The process that we faced last week means that people within our own community have become confused. I am angered by that. We should at least have the confidence to be able to talk among ourselves and have appropriate debates. That would be what I would consider the democratic practice. If we have confusion over core principles and debates are taken over by other issues we will not be able to work together to achieve any kind of outcome.

I am particularly upset that this has happened within the context of the Millennium Development Goals, because we can do better than that. We can acknowledge the issues that are on the international agenda in the area of poverty. Key in that is the empowerment of women. Key in that is education. Key in that is combating disease across the world. Within that context, the least that we can expect in this place is that people will take the effort to understand the issues, seek out clarification and focus on what is on the agenda. In terms of where we go from here, we can continue to work through the issues to get more information and to try and make sure that when there are issues up for debate we at least understand what they are.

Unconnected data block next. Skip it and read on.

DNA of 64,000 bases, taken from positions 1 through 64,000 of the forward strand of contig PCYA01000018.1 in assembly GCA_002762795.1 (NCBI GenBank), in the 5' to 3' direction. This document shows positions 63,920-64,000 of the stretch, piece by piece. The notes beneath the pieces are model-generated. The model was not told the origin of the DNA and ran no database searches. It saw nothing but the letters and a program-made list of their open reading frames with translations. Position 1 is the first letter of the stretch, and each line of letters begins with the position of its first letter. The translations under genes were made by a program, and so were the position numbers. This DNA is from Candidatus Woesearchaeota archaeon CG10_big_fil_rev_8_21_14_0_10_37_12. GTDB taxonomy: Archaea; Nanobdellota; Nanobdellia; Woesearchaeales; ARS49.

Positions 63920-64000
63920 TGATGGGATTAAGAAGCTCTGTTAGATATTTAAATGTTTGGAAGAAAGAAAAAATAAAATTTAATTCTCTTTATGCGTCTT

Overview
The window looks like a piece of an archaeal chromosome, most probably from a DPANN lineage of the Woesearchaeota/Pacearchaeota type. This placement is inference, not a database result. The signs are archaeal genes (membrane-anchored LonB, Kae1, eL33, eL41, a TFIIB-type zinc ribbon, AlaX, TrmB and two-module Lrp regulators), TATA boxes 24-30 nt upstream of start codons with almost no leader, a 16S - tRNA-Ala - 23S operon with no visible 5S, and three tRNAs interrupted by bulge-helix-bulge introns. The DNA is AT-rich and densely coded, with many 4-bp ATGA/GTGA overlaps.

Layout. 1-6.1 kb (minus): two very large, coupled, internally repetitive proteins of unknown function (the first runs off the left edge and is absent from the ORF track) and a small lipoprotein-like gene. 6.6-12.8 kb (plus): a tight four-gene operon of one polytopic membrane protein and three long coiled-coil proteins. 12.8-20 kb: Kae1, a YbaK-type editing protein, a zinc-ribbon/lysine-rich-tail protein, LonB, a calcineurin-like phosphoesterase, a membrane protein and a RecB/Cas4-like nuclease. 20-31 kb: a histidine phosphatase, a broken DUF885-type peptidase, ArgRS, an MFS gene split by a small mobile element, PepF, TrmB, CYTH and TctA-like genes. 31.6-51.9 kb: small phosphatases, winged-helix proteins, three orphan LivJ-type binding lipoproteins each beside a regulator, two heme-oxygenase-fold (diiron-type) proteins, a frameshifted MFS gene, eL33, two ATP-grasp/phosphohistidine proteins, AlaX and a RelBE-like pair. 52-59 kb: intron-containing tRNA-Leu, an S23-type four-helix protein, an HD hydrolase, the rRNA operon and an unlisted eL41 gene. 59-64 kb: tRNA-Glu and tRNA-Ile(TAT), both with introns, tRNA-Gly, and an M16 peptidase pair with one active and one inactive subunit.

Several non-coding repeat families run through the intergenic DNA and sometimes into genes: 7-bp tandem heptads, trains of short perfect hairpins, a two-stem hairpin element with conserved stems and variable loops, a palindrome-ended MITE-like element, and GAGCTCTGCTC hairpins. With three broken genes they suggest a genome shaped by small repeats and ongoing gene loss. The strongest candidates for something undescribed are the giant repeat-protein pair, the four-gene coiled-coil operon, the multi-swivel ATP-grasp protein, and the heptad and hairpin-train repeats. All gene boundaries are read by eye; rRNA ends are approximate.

The Millennium Development Goals must be considered in the context of cooperative activity across the world. Kofi Annan, when talking about these issues—and they are on the agenda so clearly this week—said:

The Millennium Development Goals, particularly the eradication of extreme poverty and hunger, cannot be achieved if questions of population and reproductive health are not squarely addressed. And that means stronger efforts to promote women’s rights, and greater investment in education and health, including reproductive health and family planning.